This blogsite has been on hiatus for quite some time. Many people have been visiting in my absence, and I would like to thank all the readers who showed an interest in the approach to kanji study that I am trying to develop. The manuscript draft of a study guide/reference book for a mature kanji learner covering all the 2,136 Joyo kanji was finished a couple of years ago, but fine-tuning additional information and re-writing the English account took me a long time. My manuscripts are finally in the hands of able editors. Because of the complexity of the project, I am afraid that it will be a while to make it available to the public. In the meantime, there are a few topics that I have not touched on this blog site, and I would like to bring these up. The first topic is kanji formation types, especially composite kanji.
1. Four types of kanji formation
Many of the revised Joyo kanji (2,136 kanji) are composite kanji, which were created by putting two or more existing components together. In Setsumon-kaiji (説文解字Shuowen-jiezi) in AD 100, the first comprehensive analytical kanji dictionary, the author, Kyoshin (許慎 Xu Shen), classified kanji in six types, called Rikusho (六書 Liushu). Most kanji analyses still use this classification, with a modification in some studies. Four types concerned how ancient character/kanji were formed. Even though many kanji originated as ancient characters and were transformed to kanji (the writing of the Han) during the Qin and Han dynasties, their resilient internal constructions remained largely unchanged. For simplicity of discussion, I am going to analyze kanji here.
The oldest formation type is 象形文字 shookee-moji (or shokei-moji in Hepburn transcription), “pictographic,” in which a shape depicted a single meaning in a single image. Another type that has one shape per one meaning was 指事文字 shiji-moji, “indicative,” in which abstract notions, such as numerals and location, are indicated by a line or lines relative to another reference point.
2. Two types of composite kanji formation
The third type of formation is 会意文字kaii-moji, “semantic composite kanji.” 会 means “to consolidate, merge” and 意 means “meaning,” so 会意文字 means a character in which meanings are consolidated to form a new meaning. In this type, two or more semantic features (called 意符 ihu) are used, and the pronunciations of the contributing characters/components are not transferred. The fourth type is the second composite type called 形声文字 “semantic-phonetic composite kanji,” keesee-moji (or keisei-moji). The literal translation of 形 is “shape” and 声 means “sound,” so the word does not translate to the label we use, “semantic-phonetic,” directly. However, I suspect that Kyoshin must have used the term 形声 in the context that a character shape was a direct depiction of meaning in pictographs in ancient times; thus “shape” equated with “meaning.” In creating semantic-phonetic composite kanji, one component is used as a semantic feature and another as a phonetic feature (音符 onpu) discarding its original meaning. Semantic-phonetic composite characters existed even in oracle bone style (which attests that there was character style that preceded oracle bone style). In later times, when it became necessary to express more complex words, the elimination of the need to create entirely new shapes became a powerful tool, and semantic-phonetic composite kanji proliferated. During this process of creating new semantic-phonetic composite kanji, we can also imagine that, among many synonymous components, in many cases, one that also had a similar meaning to the word they were trying to create was chosen. Such a component would have dual features/functions as phonetic cum semantic. The examinations of ancient characters in this blog have supported this view repeatedly. Some kanji dictionaries, such as Kanjigen (藤堂 et. al. 2011), call this type of formation as 会意兼形声文字, (semantic-complex composite kanji).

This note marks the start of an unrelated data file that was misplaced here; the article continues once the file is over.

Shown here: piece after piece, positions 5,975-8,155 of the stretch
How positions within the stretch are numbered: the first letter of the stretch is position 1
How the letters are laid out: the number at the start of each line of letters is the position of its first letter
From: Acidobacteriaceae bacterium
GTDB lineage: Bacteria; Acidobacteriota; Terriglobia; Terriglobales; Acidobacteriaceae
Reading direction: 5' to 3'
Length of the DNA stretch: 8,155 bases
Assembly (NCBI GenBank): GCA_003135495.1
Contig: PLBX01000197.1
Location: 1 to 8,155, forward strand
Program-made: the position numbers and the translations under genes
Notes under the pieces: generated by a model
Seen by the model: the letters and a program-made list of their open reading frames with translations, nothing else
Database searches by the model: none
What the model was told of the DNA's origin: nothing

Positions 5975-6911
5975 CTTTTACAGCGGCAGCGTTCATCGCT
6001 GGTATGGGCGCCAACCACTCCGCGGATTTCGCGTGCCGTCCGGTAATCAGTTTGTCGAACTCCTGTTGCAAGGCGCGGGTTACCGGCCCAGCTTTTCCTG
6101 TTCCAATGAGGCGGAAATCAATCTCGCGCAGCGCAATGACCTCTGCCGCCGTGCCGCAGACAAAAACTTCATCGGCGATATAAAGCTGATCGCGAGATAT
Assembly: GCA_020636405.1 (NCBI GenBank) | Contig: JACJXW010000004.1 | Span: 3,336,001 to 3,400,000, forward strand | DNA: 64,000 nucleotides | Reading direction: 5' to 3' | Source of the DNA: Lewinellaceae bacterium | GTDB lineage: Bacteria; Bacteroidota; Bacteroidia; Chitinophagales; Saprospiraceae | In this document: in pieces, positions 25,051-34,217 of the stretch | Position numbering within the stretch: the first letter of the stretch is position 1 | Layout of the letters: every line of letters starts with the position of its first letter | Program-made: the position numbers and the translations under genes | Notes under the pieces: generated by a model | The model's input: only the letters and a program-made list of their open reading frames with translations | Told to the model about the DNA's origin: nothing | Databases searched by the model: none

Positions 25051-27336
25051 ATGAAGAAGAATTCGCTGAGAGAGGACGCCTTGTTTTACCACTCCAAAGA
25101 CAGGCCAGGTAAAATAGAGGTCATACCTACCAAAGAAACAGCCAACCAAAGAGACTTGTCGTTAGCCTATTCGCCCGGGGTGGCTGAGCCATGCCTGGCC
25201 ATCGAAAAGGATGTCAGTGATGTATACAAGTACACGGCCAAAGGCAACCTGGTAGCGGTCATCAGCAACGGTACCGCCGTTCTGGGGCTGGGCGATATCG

3. Semantic composite – 25 % of Joyo kanji; and Semantic-phonetic composite – 61% of Joyo kanji
In classifying each kanji’s formation type scholars do not necessarily agree. Since my goal is to explain kanji shapes to kanji students outside Japan from a historical perspective, the analysis in Shirakawa (2004), in which all the Joyo kanji are explained with ancient characters, is most useful. Based on his classification, my calculation is that, of the 2,136 Joyo kanji, 25 % are semantic composite kanji (including kokuji, kanji that were created in Japan), and 61 % are semantic-phonetic composite kanji. Some readers may find these numbers surprising because we often read or hear something like, “Nine out of ten kanji are “keisei-moji. Trying to understand a large number of kanji through etymology is a vain effort.” This comment neglects the important fact that a ratio depends on the subset of kanji. We are not studying all the kanji that ever existed. Eight out of ten present-day Japanese kanji are semantic-phonetic kanji (no subsets are explicitly stated) (Ochiai 2014). In contrast, among the 1,026* Educational kanji (学習漢字 or 教育漢字), the ratio shifts to 31 % semantic composite kanji and 49 % semantic-phonetic composite kanji. I would like to discuss the implication of these numbers in a future posting.